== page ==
The effects of eye movement desensitization and reprocessing (EMDR) on self-reported test anxiety in college students
Test anxiety is a common problem among students in western culture due to the importance of academic achievement and the consequences for failure. Many consider test anxiety to be primarily an issue of poor study habits and test readiness. However, some students who appear to possess excellent study habits also appear to experience severe anxiety during tests. A recent meta-analysis of test anxiety research substantiated these claims, finding that test anxiety appeared to be an emotionally-based as opposed to a cognitively-based problem. Despite these findings, the etiologies for test anxiety remain unknown. Similar to nearly all DSM-IV diagnostic categories, test anxiety is a syndrome with no known pathognomonic sign(s) which singularly diagnose the condition. Hence, treatments for test anxiety, as for nearly all other DSM-IV mental disorders are symptomatic as opposed to strategic. Unfortunately, there are few symptomatic treatments for test anxiety that are both efficient and effective.Eye movement desensitization and reprocessing (EMDR), which was developed for the symptomatic treatment of PTSD, was chosen to treat the symptoms of test anxiety for the following essential reasons: (a) the reported efficacy of EMDR with PTSD; (b) the similarities between test anxiety and PTSD that include intrusive thoughts, inability to concentrate, behavioral avoidance, and emotional symptomatology; and (c) the need for a brief, effective symptomatic treatment for test anxiety. Using a waiting control group against which to compare the treatment group and subsequently replicate treatment effects, the results found that EMDR was highly effective for the symptomatic reduction of self-reported test anxiety as measured by all test anxiety scales. Moreover, these results also suggest that measures of study habits and attitudes are also sensitive to enhancement as a result of treatment with EMD/R. Although the current results did not suggest specific mechanism(s) by which EMDR was effective, the pattern of highly effective results across widely different types of test anxiety presentations suggests the actions of an active placebo treatment. It is suggested that future research contrast EMD/R with known active placebo protocols.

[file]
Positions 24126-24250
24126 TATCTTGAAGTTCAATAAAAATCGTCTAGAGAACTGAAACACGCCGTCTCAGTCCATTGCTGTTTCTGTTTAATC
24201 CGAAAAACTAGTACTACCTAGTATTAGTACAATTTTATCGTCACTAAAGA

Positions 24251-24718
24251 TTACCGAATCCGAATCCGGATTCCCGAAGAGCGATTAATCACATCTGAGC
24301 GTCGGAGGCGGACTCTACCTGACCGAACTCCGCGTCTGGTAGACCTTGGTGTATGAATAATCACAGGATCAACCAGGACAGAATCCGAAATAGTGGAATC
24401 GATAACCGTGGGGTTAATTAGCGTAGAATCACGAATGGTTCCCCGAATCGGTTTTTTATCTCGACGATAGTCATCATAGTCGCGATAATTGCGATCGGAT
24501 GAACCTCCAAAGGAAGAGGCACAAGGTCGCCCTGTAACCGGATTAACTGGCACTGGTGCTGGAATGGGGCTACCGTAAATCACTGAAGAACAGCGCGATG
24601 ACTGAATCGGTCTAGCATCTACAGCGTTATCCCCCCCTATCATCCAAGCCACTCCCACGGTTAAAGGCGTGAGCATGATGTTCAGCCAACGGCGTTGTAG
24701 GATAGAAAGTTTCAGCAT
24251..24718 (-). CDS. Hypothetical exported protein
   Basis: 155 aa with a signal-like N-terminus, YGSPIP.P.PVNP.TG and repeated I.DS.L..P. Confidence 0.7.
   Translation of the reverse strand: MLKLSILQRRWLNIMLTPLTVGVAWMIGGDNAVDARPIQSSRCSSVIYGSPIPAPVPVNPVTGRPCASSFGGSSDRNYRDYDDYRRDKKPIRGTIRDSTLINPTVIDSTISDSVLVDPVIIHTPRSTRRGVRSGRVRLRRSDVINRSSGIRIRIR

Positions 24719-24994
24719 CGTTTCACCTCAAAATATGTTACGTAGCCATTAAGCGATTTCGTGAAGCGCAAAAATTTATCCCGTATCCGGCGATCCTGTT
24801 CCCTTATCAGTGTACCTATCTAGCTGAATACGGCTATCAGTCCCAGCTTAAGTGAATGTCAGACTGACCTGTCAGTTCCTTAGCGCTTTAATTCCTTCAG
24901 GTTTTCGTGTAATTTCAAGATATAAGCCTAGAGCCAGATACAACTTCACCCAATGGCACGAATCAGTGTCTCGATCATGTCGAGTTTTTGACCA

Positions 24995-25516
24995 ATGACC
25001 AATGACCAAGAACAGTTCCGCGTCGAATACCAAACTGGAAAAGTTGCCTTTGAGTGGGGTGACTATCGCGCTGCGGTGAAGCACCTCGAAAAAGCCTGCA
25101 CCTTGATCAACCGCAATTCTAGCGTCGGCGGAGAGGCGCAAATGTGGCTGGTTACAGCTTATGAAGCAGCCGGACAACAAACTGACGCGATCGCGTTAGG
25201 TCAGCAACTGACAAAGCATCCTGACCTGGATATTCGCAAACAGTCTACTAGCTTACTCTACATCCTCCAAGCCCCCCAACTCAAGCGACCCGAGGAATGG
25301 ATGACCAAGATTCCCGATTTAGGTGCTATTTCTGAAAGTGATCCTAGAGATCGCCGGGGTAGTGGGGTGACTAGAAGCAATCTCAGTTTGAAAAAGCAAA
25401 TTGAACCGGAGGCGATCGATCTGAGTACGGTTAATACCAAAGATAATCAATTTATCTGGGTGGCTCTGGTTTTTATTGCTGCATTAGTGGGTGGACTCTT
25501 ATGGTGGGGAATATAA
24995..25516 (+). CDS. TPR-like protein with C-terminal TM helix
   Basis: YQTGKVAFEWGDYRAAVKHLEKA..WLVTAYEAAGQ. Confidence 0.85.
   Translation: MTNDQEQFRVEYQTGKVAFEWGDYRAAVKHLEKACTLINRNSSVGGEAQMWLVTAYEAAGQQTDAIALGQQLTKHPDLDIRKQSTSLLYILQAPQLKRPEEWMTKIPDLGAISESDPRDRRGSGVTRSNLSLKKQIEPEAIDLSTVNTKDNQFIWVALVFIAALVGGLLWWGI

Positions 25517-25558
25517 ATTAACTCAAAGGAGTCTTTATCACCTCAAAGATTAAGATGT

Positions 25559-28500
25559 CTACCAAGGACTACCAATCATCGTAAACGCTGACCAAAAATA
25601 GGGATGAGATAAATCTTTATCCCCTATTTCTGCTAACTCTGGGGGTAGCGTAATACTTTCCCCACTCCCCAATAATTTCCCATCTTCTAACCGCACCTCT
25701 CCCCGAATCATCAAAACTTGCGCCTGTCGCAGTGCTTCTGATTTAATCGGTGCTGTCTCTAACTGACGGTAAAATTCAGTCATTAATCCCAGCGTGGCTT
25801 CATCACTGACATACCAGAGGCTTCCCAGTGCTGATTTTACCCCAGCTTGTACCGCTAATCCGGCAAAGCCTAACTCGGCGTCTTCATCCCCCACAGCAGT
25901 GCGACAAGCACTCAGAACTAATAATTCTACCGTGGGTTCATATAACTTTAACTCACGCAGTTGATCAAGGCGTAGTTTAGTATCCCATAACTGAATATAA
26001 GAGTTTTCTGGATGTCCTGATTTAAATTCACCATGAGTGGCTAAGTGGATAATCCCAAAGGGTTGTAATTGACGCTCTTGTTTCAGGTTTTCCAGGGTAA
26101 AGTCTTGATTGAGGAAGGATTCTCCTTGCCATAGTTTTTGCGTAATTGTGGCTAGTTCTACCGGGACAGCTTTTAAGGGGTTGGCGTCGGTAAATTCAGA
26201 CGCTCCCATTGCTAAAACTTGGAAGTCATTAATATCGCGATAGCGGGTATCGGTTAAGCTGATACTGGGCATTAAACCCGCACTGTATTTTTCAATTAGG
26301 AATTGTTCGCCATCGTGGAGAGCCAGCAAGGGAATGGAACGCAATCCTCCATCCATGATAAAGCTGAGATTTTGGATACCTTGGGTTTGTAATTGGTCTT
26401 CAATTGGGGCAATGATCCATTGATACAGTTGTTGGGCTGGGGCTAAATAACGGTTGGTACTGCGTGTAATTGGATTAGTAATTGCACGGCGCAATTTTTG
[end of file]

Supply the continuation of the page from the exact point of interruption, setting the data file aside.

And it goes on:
Original Work Citation
Hampel, J. C. (1997, November). The effects of eye movement desensitization and reprocessing (EMDR) on self-reported test anxiety in college students. Dissertation Abstracts International: Section B: The Sciences and Engineering, 58(5-B), 2676
“The effects of eye movement desensitization and reprocessing (EMDR) on self-reported test anxiety in college students,” Francine Shapiro Library, accessed April 7, 2020, https://emdria.omeka.net/items/show/17545.